Kirk Herbstreit talks about ESPN's role in college football
The general feeling among some sports fans -- and some might call it a fear more than a feeling -- is that ESPN is on its way to controlling college football. Some say it already does. ESPN is the puppet master, the sport is the puppet, and hidden from above, ESPN pulls the strings to decide what happens to the sport. Now that it has taken over ownership of broadcasting the BCS bowl games, some believe ESPN eventually could guide college football down the path to more conference realignment and a playoff.
Some think ESPN favors conferences such as the Big Ten and SEC, and doesn't like little schools such as Boise State. Some might go so far as to suggest that ESPN secretly controls which teams could meet for the national title. There's little doubt that the network's highly popular College GameDay and late-night Saturday wrapup shows can help mold opinions about the polls and certain teams. But if the bigwigs in Bristol, Conn., ESPNs home, have an agenda, they haven't shared it with their on-air talent. That's what College GameDay co-host Kirk Herbstreit, who just might be the best college football analyst in the country, says. Speaking with reporters on a conference call Thursday, Herbstreit said the network never tailors a broadcast of its games or studio shows to lay groundwork for change.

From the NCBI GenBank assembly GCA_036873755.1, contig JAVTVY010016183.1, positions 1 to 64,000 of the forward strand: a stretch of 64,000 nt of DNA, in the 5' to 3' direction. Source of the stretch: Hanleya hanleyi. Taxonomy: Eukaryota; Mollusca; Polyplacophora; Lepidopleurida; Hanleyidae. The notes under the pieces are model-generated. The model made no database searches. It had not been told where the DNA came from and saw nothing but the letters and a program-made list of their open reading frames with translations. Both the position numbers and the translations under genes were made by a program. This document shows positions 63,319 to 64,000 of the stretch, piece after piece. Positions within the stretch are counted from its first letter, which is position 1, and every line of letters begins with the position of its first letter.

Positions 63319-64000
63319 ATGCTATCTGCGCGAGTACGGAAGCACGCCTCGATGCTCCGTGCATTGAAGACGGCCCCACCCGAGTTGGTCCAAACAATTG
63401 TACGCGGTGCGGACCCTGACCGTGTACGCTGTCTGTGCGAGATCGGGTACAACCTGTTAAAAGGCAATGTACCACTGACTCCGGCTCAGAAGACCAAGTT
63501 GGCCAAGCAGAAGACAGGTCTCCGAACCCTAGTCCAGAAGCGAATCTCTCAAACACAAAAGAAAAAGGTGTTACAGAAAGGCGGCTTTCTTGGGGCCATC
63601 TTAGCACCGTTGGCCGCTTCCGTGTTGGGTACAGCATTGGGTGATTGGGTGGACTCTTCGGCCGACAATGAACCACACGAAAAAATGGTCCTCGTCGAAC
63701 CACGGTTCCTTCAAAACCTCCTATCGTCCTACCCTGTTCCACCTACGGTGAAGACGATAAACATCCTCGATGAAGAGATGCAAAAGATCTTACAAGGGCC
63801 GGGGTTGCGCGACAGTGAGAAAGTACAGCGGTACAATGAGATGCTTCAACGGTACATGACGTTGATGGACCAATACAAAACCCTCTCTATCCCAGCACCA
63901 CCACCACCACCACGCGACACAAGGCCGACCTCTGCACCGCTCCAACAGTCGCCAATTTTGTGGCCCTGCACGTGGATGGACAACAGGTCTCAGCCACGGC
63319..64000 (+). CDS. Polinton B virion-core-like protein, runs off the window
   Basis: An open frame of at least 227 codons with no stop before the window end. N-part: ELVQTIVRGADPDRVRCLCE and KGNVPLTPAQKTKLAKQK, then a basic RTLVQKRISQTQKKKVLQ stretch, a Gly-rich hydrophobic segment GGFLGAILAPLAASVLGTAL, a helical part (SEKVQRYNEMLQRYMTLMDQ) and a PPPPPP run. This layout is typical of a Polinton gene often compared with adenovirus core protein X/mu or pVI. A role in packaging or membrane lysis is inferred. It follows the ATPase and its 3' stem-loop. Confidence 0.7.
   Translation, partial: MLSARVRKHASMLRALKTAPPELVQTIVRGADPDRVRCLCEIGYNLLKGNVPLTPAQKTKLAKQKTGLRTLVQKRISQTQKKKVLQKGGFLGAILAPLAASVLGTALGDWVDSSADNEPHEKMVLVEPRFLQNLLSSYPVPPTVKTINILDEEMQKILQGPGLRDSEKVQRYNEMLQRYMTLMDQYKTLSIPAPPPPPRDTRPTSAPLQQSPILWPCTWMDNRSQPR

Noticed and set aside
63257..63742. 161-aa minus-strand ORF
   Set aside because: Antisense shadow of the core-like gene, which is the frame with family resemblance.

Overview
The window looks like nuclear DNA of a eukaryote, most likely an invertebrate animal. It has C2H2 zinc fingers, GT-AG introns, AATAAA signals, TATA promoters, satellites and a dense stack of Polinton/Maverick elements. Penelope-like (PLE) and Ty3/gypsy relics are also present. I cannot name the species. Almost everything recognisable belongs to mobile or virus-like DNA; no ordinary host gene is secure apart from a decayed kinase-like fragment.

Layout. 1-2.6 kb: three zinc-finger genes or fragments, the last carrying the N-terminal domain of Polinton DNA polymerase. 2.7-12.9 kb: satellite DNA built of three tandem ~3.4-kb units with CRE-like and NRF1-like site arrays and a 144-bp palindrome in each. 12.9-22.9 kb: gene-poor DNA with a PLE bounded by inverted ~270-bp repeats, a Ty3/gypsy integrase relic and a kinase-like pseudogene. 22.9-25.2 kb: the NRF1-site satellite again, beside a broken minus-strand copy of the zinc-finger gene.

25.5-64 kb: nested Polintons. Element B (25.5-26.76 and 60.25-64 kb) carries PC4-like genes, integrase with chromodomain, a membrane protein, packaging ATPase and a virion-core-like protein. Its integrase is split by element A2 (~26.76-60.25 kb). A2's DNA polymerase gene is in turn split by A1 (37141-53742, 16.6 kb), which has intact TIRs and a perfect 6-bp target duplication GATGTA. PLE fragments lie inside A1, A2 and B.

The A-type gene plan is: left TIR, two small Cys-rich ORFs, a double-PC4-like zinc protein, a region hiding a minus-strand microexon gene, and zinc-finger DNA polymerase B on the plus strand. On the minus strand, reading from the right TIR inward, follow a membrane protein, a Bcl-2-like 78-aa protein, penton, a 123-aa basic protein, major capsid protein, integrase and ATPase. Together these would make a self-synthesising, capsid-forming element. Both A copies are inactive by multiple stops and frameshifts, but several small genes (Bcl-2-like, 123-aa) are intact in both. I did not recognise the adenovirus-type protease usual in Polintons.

Asked if ESPN is becoming akin to a dictator in college football, Herbstreit said, "ESPN has never come to me or any of my colleagues that I know of and said, 'This is how you need to talk about this subject. This is what you need to do in order to help us politically with this subject matter. Support this. Don't support this. Like this conference. Don't like this conference.' I've been there for 15 years now, and I've never, ever, ever had anybody tell me what to say or how to say it or what my opinion should be. … As far as my experience, there is never any agenda. There's never anything about trying to be the czar of college football.''
Herbstreit offered a few other interesting thoughts, including:
* He expects Miami to be on the national radar if -- and it's a big if -- it can either beat Ohio State or keep the game competitive in a loss when they meet Sept. 11. Then the Hurricanes play Pitt, Clemson and FSU. "I think they'll win the ACC championship this year,'' Herbstreit said. "I think there's enough talent on this Miami team that they can be a real factor on a national level. … (But) they need some success against Ohio State to really get them to where they could potentially have a magical year.''
* He expects Florida to be outstanding but said, "Can Florida find a chip on their shoulder? Can they take advantage of people wondering how they're going to be without (quarterback Tim) Tebow? Is that something they can rally around? Second thing is, where is the leadership going to come from?''